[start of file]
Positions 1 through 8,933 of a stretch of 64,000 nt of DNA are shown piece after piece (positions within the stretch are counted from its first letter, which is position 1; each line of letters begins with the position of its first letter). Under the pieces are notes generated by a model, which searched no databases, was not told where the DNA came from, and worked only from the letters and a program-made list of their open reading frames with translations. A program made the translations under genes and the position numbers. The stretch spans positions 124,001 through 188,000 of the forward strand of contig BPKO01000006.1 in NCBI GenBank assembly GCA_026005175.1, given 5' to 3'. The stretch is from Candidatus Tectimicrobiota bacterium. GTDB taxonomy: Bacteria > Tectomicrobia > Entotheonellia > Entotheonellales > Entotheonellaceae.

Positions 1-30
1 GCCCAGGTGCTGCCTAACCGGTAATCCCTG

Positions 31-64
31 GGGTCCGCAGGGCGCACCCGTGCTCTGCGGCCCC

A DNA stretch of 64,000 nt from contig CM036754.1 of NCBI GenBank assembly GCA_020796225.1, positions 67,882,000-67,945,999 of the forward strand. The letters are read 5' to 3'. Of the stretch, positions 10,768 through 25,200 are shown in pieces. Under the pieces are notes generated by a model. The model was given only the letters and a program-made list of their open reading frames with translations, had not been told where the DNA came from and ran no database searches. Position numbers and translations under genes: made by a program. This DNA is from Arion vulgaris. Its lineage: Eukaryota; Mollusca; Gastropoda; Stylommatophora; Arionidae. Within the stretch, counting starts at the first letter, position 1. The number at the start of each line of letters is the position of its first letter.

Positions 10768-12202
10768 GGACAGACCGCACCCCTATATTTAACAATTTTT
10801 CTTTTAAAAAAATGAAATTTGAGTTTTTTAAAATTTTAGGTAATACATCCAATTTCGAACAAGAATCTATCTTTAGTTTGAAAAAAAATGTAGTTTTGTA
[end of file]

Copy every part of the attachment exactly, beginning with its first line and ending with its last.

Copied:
Positions 1 through 8,933 of a stretch of 64,000 nt of DNA are shown piece after piece (positions within the stretch are counted from its first letter, which is position 1; each line of letters begins with the position of its first letter). Under the pieces are notes generated by a model, which searched no databases, was not told where the DNA came from, and worked only from the letters and a program-made list of their open reading frames with translations. A program made the translations under genes and the position numbers. The stretch spans positions 124,001 through 188,000 of the forward strand of contig BPKO01000006.1 in NCBI GenBank assembly GCA_026005175.1, given 5' to 3'. The stretch is from Candidatus Tectimicrobiota bacterium. GTDB taxonomy: Bacteria > Tectomicrobia > Entotheonellia > Entotheonellales > Entotheonellaceae.

Positions 1-30
1 GCCCAGGTGCTGCCTAACCGGTAATCCCTG

Positions 31-64
31 GGGTCCGCAGGGCGCACCCGTGCTCTGCGGCCCC

A DNA stretch of 64,000 nt from contig CM036754.1 of NCBI GenBank assembly GCA_020796225.1, positions 67,882,000-67,945,999 of the forward strand. The letters are read 5' to 3'. Of the stretch, positions 10,768 through 25,200 are shown in pieces. Under the pieces are notes generated by a model. The model was given only the letters and a program-made list of their open reading frames with translations, had not been told where the DNA came from and ran no database searches. Position numbers and translations under genes: made by a program. This DNA is from Arion vulgaris. Its lineage: Eukaryota; Mollusca; Gastropoda; Stylommatophora; Arionidae. Within the stretch, counting starts at the first letter, position 1. The number at the start of each line of letters is the position of its first letter.

Positions 10768-12202
10768 GGACAGACCGCACCCCTATATTTAACAATTTTT
10801 CTTTTAAAAAAATGAAATTTGAGTTTTTTAAAATTTTAGGTAATACATCCAATTTCGAACAAGAATCTATCTTTAGTTTGAAAAAAAATGTAGTTTTGTA